If You Should Fail: A Book of Solace
Do you ever feel like a failure?
Enter widely acclaimed observer of daily life Professor Joe Moran, not to tell you that everything will be all right in the end, but to reassure you that failure is an occupational hazard of being human. It's the small print in life's terms and conditions.
Covering everything from examination dreams to fourth-placed Olympians, If You Should Fail is about how modern life, in a world of self-advertised success, makes us feel like failures, frauds and imposters. We need more narratives of failure, and to see that not every failure can be made into a success - and that's OK.
As Moran shows, even the supremely gifted Leonardo da Vinci could be seen as a failure. Most artists, writers, sports stars and business people face failure. We all will, and can learn how to live with it. To echo Virginia Woolf, beauty "is only got by the failure to get it . . . by facing what must be humiliation - the things one can't do."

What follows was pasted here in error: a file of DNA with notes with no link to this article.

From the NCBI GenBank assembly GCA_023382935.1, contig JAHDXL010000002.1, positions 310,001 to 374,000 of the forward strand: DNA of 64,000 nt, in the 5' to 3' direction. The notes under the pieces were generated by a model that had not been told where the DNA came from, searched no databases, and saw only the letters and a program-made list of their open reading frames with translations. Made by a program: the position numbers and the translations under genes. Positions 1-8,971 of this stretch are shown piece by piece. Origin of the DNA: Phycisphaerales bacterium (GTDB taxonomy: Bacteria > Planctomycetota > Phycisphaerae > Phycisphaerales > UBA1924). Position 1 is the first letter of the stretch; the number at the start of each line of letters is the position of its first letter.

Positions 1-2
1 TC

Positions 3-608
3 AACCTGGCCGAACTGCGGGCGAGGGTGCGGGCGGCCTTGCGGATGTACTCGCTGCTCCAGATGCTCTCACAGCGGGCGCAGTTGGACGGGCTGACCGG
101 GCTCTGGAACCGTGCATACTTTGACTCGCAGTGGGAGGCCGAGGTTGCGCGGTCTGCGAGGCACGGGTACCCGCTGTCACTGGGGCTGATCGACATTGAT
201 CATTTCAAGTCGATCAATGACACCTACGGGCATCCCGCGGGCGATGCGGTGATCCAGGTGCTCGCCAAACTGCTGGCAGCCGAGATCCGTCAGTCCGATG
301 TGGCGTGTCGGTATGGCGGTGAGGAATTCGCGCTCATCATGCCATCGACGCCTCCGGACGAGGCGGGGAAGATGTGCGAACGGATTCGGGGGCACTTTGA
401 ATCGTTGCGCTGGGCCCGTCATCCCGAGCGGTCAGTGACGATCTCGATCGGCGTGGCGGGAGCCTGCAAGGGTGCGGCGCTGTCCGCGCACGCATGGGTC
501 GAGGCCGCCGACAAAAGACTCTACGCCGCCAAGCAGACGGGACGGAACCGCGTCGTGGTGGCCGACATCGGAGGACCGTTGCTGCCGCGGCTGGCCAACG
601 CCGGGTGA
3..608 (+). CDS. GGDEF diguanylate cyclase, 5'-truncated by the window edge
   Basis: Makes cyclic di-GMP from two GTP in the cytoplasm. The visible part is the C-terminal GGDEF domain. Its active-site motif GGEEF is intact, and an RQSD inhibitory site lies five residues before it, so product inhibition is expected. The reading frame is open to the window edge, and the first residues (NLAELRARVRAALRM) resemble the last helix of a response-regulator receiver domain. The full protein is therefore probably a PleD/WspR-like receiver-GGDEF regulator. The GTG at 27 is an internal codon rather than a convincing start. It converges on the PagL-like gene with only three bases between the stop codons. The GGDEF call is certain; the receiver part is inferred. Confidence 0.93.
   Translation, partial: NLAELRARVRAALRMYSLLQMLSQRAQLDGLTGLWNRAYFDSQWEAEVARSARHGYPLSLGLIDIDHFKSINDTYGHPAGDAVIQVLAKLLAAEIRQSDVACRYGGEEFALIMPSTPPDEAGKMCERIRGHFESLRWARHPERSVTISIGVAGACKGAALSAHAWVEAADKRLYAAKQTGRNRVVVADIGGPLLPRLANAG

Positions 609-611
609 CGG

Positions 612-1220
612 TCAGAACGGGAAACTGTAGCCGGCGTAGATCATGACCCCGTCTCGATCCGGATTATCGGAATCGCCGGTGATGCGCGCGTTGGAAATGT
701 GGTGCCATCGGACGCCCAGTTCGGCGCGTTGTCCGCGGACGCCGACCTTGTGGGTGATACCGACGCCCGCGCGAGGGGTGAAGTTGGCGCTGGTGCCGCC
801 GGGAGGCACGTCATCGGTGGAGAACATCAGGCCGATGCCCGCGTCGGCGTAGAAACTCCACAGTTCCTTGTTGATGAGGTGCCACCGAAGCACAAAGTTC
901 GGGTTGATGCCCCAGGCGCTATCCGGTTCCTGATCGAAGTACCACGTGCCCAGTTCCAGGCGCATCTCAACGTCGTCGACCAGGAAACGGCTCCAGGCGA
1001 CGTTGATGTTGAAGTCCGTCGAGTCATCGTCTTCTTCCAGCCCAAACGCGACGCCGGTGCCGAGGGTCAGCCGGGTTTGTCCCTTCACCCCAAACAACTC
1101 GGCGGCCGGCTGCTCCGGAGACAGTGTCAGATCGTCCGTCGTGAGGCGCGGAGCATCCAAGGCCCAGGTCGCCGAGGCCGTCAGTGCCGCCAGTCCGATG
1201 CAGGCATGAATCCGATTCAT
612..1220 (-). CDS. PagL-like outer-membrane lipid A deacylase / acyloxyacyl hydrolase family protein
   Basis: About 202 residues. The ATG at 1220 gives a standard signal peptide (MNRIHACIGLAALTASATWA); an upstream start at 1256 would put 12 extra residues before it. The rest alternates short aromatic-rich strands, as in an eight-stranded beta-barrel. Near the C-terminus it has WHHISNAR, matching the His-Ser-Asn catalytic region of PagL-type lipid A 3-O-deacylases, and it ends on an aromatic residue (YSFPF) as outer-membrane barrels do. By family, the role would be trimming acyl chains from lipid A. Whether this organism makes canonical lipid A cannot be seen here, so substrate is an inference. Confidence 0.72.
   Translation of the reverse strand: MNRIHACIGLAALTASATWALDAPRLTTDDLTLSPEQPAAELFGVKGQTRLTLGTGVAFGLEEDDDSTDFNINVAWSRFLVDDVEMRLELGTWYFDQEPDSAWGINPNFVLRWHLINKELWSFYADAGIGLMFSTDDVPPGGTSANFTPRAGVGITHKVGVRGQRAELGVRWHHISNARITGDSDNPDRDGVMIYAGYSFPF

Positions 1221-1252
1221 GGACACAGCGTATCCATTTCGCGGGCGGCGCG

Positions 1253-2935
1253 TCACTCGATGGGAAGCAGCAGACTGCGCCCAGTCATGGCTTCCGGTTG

Combining philosophy, psychology, history and literature, Moran's ultimately upbeat reflections on being human, and his critique of how we live now, offers comfort, hope - and solace.
What Moran has created is a slim, lyrical and blessedly cool-headed reflection on failure as a universally shared human trial. “It’s nothing to be ashamed of,” writes Moran in the book’s introduction, “but nothing to celebrate either. Mostly it’s just a waste of time, something none of us mortals ever has enough of.” What he provides, instead of the mechanical business strategies laid out in some popular failure titles, is a selection of fascinating and often moving lives, characterised in some way by their failure.
There is an honesty and a clarity in Joe Moran's book If You Should Fail that normalises and softens the usual blows of life that enables us to accept and live with them rather than be diminished/wounded by them
A fascinating insight. Moran's honesty is brilliantly raw and uncomfortable at times, but under the apparently bleak message on the surface there is an uplifting truth to be found. For myself, the concept of failure has been redefined
Joe Moran is the most perceptive and original observer of British life that we have
This is a deeply tender book, and full of wise insight and honesty. Moran manages to be funny, erudite and kindly: a rare - and compelling - combination. This is the essential antidote to a culture obsessed with success. Read it